Protecting the life of a growing human is unconstitutional… according to the Supreme Court. Texas laws looking to make the process of getting an abortion more difficult, to reduce the numbers, have just been struck down. Check out the details below.
The Supreme Court has overturned a Texas law requiring clinics that provide abortions to have surgical facilities and doctors to have admitting privileges at a nearby hospital. The law was predicted to close many clinics and further reduce availability of abortion in Texas; the court has ruled the law violated the Constitution.
With a 5-3 decision in Whole Woman’s Health v. Hellerstedt, the court reversed a decision by the 5th U.S. Circuit Court of Appeals, which had upheld the law. Justices Samuel Alito, Clarence Thomas and Chief Justice John Roberts dissented, while Anthony Kennedy joined the liberal justices in the majority.
The case involved a challenge to a Texas law regulating abortion. That law has two key provisions, as NPR’s Nina Totenberg reported last fall:
“First, it requires that all doctors who perform abortions have admitting privileges at a hospital within 30 miles of where the abortion takes place. But because the complication rate from abortions is so minuscule, most abortion providers cannot meet the minimum number of admittances that hospitals require before granting privileges.
“Second, the law requires that abortion clinics be retrofitted to meet elaborate statutory hospital-grade standards, including wide corridors, large rooms and other expensive construction and equipment standards that do not apply to all other outpatient facilities where other surgical procedures like liposuction and colonoscopies take place.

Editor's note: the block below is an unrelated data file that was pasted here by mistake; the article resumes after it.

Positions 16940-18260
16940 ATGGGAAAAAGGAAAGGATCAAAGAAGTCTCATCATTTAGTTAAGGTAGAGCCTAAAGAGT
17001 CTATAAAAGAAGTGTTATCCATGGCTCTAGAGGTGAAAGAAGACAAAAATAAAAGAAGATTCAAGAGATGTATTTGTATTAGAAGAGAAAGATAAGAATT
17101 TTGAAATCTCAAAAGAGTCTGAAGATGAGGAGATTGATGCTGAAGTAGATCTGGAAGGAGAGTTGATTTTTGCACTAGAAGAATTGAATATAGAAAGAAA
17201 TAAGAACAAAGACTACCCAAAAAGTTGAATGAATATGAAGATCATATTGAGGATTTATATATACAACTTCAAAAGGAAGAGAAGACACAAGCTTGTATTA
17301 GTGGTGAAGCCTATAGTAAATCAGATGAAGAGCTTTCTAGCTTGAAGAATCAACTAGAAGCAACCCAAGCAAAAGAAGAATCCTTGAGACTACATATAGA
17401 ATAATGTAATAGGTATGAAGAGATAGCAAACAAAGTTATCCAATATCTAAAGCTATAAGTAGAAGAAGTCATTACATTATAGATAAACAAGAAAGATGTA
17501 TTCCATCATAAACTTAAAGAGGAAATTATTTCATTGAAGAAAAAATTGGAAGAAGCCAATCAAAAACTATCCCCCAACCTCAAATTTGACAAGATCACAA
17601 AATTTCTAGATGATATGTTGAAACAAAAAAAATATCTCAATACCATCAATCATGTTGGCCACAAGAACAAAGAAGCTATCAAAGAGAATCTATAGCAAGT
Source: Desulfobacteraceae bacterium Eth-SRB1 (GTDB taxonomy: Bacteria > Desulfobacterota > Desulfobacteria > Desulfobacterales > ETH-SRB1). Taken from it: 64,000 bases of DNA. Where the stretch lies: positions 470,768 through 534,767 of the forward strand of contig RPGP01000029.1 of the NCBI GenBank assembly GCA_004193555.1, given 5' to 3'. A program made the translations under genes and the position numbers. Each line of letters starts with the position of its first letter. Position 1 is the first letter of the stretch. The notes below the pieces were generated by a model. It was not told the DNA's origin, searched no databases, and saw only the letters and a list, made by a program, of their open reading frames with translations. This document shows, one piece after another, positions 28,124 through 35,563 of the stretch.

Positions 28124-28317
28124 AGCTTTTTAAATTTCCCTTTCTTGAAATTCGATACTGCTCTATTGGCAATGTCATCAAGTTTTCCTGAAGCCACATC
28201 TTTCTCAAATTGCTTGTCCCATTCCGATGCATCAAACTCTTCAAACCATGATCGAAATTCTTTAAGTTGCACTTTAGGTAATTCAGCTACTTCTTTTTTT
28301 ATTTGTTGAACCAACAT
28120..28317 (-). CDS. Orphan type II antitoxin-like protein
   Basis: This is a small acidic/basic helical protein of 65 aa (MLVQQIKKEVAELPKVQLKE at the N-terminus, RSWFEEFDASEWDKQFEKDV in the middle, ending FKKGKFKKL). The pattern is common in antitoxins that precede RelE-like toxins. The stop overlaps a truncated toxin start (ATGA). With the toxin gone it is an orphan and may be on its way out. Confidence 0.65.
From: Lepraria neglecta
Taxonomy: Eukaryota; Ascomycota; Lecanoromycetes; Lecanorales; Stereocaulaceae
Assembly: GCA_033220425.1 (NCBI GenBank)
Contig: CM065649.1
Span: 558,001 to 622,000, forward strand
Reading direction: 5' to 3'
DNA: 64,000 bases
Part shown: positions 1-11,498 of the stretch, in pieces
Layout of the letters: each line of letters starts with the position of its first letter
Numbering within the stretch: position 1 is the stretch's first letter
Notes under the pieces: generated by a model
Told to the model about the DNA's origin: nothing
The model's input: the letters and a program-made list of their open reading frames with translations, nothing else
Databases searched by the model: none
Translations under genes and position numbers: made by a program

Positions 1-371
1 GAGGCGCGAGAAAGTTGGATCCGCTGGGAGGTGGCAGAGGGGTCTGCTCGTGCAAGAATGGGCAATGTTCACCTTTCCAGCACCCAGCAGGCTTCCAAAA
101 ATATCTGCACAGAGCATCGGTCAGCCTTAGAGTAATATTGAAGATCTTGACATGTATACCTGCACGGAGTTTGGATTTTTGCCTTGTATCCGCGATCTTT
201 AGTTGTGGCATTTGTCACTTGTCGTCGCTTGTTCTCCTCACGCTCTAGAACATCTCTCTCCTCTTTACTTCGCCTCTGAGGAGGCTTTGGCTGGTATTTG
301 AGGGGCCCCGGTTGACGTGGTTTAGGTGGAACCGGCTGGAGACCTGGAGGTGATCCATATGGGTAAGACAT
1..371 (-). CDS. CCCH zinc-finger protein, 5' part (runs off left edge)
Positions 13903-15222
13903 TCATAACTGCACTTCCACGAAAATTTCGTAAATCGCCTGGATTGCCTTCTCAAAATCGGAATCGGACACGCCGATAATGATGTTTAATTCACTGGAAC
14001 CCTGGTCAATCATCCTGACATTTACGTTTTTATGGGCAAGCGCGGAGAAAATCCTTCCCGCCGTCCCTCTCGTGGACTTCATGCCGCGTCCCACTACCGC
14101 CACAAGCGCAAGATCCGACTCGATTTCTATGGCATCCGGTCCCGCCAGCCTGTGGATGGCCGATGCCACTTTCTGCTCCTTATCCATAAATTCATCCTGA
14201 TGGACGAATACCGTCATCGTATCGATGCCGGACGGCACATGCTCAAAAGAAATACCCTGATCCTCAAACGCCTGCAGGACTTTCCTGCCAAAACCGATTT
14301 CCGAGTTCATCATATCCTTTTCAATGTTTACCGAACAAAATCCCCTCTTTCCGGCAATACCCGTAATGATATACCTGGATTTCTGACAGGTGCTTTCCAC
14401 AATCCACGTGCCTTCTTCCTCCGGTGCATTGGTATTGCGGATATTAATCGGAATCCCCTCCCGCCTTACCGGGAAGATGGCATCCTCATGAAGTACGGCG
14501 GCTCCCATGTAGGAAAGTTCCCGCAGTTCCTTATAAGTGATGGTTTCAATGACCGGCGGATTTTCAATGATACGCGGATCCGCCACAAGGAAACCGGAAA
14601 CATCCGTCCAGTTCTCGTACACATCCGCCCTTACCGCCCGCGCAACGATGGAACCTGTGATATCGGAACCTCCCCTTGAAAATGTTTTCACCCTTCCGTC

“The provisions also apply to doctors who prescribe medication-induced abortions; such procedures involve giving the patient two pills and sending her home.”
The state said the provisions protect women’s safety; medical groups such as the American Medical Association and the American College of Obstetricians and Gynecologists said in a brief that the law would not enhance safety and would in fact impede women’s care, Nina reports.
Opponents of the law said the restrictions would block three-quarters of the state’s clinics from providing abortion services, meaning 900,000 women of child-bearing age would need to drive more than 300 miles round-trip to reach a clinic that provides abortions.
The 5th U.S. Circuit Court of Appeals upheld the state’s law. As Nina reported, the court “said that it did not consider a 300-mile round trip for nearly 1 million women of reproductive age to be a substantial burden because that number was ‘nowhere near’ a large fraction of the state’s 5.4 million women of childbearing age.”